Item 2.    Properties

        Our corporate headquarters is located in approximately 28,700 square feet of space in Irvine, California, under a lease that expires in June 2013. We also currently lease approximately 42,200 square feet of space for our manufacturing facility in the PRC. This lease expires March 2017. In addition, we lease approximately 4,500 square feet of space for a design office in San Jose, California, under a lease that expires in May 2014.

        We believe that our current facilities are adequate for our current and expected operations for the next twelve months and that additional space can be obtained if needed.

Item 3.    Legal Proceedings

        The information set forth in the section entitled Patent Claims under Note 9 of Notes to Consolidated Financial Statements, included in Part IV, Item 15 of this Report is incorporated herein by reference.

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PART II

Item 5.    Market for Registrant's Common Equity, Related Stockholder Matters and Issuer Purchases of Equity Securities

        Our common stock began trading on The NASDAQ Global Market under the trading symbol "NLST" on November 30, 2006, and was not publicly traded prior to that date. The following table sets forth the high and low sale prices for our common stock on the NASDAQ Global Market for the periods indicated:

 
  High   Low  

Year Ended December 31, 2011

             

Fourth Quarter

  $ 3.96   $ 1.04  

Third Quarter

    2.10     1.09  

Second Quarter

    2.81     2.00  

First Quarter

    3.04     2.09  

Year Ended January 1, 2011

             

Fourth Quarter

  $ 3.90   $ 2.12  

Third Quarter

    3.53     2.27  

Second Quarter

    3.74     1.81  

First Quarter

    6.10     3.16  

        As of February 15, 2012, there were approximately 52 holders of record of our common shares.

Dividend Policy

        We have never declared or paid cash dividends on our capital stock. Our current credit facility prohibits the payment of cash dividends. Accordingly, we do not anticipate declaring or paying cash dividends on our capital stock in the foreseeable future. Any payments of cash dividends will be at the discretion of our board of directors, and will depend upon our results of operations, earnings, capital requirements, legal and contractual restrictions, and other factors deemed relevant by our board of directors.

Securities Authorized for Issuance under Equity Compensation Plans

        Our board of directors and stockholders previously approved our Amended and Restated 2000 Equity Incentive Plan and our Amended and Restated 2006 Equity Incentive Plan. Except as listed in the table below, as of December 31, 2011, we do not have any equity based plans, including individual

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compensation arrangements that have not been approved by our stockholders. The following table provides information as of December 31, 2011 with respect to our equity compensation plans:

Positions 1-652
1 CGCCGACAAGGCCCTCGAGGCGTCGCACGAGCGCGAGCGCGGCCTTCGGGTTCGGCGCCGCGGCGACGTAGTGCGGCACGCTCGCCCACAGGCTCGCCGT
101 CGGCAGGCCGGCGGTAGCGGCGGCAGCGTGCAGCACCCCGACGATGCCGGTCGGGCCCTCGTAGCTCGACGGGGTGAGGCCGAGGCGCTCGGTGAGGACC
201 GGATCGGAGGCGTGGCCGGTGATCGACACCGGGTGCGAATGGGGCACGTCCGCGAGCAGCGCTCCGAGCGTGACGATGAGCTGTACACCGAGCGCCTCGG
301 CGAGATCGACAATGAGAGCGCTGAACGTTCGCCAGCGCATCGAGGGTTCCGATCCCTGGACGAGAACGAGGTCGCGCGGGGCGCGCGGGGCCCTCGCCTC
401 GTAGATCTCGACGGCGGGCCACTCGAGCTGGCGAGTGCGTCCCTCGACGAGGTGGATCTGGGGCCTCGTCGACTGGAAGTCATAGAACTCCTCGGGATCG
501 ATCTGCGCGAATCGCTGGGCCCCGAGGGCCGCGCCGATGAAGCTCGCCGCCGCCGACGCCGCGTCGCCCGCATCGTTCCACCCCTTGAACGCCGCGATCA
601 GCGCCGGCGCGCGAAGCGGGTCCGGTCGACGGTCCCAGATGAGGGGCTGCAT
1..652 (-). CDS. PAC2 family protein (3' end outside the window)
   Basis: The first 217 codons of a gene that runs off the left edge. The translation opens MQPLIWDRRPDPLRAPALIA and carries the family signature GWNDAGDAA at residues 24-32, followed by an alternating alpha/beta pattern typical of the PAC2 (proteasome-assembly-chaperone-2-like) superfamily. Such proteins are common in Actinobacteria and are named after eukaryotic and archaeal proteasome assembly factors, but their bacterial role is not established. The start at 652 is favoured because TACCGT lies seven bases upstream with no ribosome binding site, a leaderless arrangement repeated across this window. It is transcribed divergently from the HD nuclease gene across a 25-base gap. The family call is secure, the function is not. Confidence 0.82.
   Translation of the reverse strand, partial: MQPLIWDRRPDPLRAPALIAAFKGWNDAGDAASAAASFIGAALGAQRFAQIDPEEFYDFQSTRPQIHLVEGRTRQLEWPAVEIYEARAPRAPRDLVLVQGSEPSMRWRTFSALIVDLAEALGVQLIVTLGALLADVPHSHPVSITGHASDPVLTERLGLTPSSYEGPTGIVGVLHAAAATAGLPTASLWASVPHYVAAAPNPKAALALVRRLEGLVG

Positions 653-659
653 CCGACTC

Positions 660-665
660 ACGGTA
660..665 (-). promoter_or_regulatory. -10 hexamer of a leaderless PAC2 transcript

Plan Category
  Number of securities
to be issued upon exercise
of outstanding options,
warrants and rights
  Weighted-average
exercise price of
outstanding options,
warrants and rights
  Number of securities
remaining available for
future issuance under
equity compensation plans
(excluding securities
reflected in column (a))
 
 
  (a)
  (b)
  (c)
 

Equity compensation plans approved by security holders

    5,197,767   $ 2.60     149,590 (1)

Equity compensation plans not approved by security holders

    170,000 (2) $ 3.27      
               

Total

    5,367,767   $ 2.62     149,590  

(1)
Subject to certain adjustments, on December 31, 2011, we currently are able to issue a maximum of 4,205,566 shares of common stock pursuant to awards granted under our Amended and Restated 2006 Equity Incentive Plan. That maximum number will automatically increase on the first day of each calendar year by the lesser of (i) 5.0% of the number of shares of common stock that are issued and outstanding as of the first day of the calendar year, and (ii) 1,200,000 shares of common stock, subject to adjustment for certain corporate actions.

(2)
Consists of:

(i)
50,000 options to purchase shares of our common stock issued to our Director of Marketing in connection with his hiring in June 2009. The options vest over a period of 4 years, are exercisable at $0.35 per share, and contain a contractual term of 10 years from the date of grant.

(ii)
100,000 options to purchase shares of our common stock issued to our Vice President of Sales and Marketing in connection with his hiring in January 2010. The options vest over a period of 3.3 years, are exercisable at $5.00 per share, and contain a contractual term of 10 years from the date of grant.

(iii)
20,000 options to purchase shares of our common stock issued to our Controller and Director of Financial Reporting in connection with her hiring in April 2010. The options vest over a period of 4 years, are exercisable at $1.92 per share, and contain a contractual term of 10 years from the date of grant.

    See Note 10 of Notes to Consolidated Financial Statements, included in Part IV, Item 15 of this Report, for additional information on equity compensation plans.

Item 7.    Management's Discussion and Analysis of Financial Condition and Results of Operations